The outrage continues to build over a report from her department that warned of the danger of right-wing "extremists," and singled out returning war veterans as susceptible to recruitment.
Napolitano expressed regret for the reference to veterans -- but she raised eyebrows again this week when she suggested that the Sept. 11 hijackers entered the United States through Canada, even though the 9/11 Commission determined they came to the United States from overseas.
"I don't know that the secretary understands the depth of the disruption that she's caused," Rep. Michael Burgess, R-Texas, told FOX News on Thursday, referring to the report on extremist threats. "I think the appropriate thing to do is for her to step down and let's move on."
Conservatives made a stern call for her ouster Wednesday night on the House floor.
"Mr. President, fire that woman," said Rep. John Carter, R-Texas, complaining that Napolitano's comments on the controversial report were half-hearted. "To go on television and say your apology to be, 'I'm sorry you were offended by this report,' that's no apology."
Rep. Michele Bachmann, R-Minn., also said Napolitano's resignation is in order, and she should be brought before Congress for a hearing.
Napolitano on Thursday acknowledged the criticism and reiterated that the extremist report was "not well written" and should not have been released in that form. She said she would meet with the leadership of the American Legion on Friday over the reference to returning war veterans.
But she rebuffed those who say an apology is not enough.
"That's what they're going to get," Napolitano said.
She also corrected her statements on Canada, admitting that she falsely suggested Sept. 11 terrorists crossed over from Canada. "I knew the minute it came out of my mouth it was wrong," she said.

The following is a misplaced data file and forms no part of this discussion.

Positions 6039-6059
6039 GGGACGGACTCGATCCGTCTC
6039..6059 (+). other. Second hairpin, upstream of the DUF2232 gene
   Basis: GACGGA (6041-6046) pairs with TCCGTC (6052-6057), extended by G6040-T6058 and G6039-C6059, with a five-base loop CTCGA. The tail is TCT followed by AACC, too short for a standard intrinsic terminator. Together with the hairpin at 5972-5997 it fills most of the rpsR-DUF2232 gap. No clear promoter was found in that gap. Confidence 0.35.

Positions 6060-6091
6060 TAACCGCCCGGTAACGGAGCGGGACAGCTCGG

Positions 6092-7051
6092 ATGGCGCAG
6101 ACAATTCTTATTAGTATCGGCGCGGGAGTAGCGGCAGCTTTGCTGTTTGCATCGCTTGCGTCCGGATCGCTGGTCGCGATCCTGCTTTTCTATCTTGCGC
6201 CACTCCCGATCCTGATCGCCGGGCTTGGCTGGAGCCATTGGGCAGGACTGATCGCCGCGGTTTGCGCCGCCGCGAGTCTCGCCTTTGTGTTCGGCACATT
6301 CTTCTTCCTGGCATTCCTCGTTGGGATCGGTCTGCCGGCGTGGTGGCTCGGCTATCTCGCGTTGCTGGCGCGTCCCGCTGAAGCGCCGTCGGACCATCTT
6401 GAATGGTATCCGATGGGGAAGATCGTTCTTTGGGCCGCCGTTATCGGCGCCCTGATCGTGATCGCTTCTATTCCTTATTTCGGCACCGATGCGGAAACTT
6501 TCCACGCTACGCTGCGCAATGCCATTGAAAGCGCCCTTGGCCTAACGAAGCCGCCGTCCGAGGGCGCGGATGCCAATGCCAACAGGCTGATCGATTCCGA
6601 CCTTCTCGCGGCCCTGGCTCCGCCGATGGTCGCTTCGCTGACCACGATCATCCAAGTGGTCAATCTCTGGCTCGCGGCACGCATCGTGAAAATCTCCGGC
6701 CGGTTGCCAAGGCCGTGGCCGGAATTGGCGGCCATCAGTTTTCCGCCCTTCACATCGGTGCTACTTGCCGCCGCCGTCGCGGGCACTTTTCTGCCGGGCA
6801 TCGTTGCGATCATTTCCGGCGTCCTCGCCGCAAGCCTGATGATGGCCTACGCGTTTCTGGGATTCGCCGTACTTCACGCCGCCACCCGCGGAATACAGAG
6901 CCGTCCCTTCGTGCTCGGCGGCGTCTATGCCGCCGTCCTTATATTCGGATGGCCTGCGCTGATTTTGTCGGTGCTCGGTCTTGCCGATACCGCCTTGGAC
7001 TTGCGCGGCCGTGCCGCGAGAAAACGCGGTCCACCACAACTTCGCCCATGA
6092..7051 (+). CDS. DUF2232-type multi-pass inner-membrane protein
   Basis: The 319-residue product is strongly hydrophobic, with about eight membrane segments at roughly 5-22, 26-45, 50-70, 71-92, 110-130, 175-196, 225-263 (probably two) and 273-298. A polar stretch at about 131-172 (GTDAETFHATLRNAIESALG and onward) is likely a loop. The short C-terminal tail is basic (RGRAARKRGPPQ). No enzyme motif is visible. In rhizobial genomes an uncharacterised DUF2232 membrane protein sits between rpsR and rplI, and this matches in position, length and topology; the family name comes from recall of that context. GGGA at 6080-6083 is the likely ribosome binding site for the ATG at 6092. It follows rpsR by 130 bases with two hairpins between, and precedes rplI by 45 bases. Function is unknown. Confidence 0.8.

Napolitano first clarified her comments in a written statement that said: "I know that the September 11th hijackers did not come through Canada to the United States. There are other instances, however, when suspected terrorists have attempted to enter our country from Canada to the United States."
Her explanation was not so clear during the interview Monday with the Canadian Broadcasting Corporation that sparked the new controversy.
The secretary was asked to elaborate on comments about giving the Mexican and Canadian borders equal treatment, even though Canada is not experiencing a violent drug war.
"Yes, Canada is not Mexico, it doesn't have a drug war going on," she said. "Nonetheless, to the extent that terrorists have come into our country or suspected or known terrorists have entered our country across a border, it's been across the Canadian border. There are real issues there."
Napolitano was asked if she was referring to the Sept. 11 hijackers. She said: "Not just those but others as well."
This angered some Canadian officials, who called such claims an unfortunate "misconception" in media interviews.
The Canadian newspaper The National Post unleashed on Napolitano. One column called the interview a "train wreck." Another questioned how Napolitano could view the Canadian border as a "security threat on par" with Mexico's.
"Ms. Napolitano's brief interview with the CBC this week was confirmation we're dealing with an irrational senior U.S. official who can't differentiate between a secure border linking the world's largest trading partners and one that's a giant sucking sound for jobs going south and what's been described as an 'invasion' of desperate Mexicans illegally sneaking north," the column said.
Such criticism sprung in part from a speech Napolitano delivered last month at the Brookings Institution, in which she said "we shouldn't go light on one (border) and heavy on the other."
"If things are being done on the Mexican border, they should also be done on the Canadian border," she said. "This is one NAFTA, it's one area, it's one continent and there should be some parity there."
She said she intends to "visit myself" the Canadian border this spring or summer.
House Minority Leader John Boehner briefly addressed the criticism over Napolitano on Thursday.
"I think Secretary Napolitano has an awful lot of explaining to do," he said.
FOX News' Catherine Herridge contributed to this report.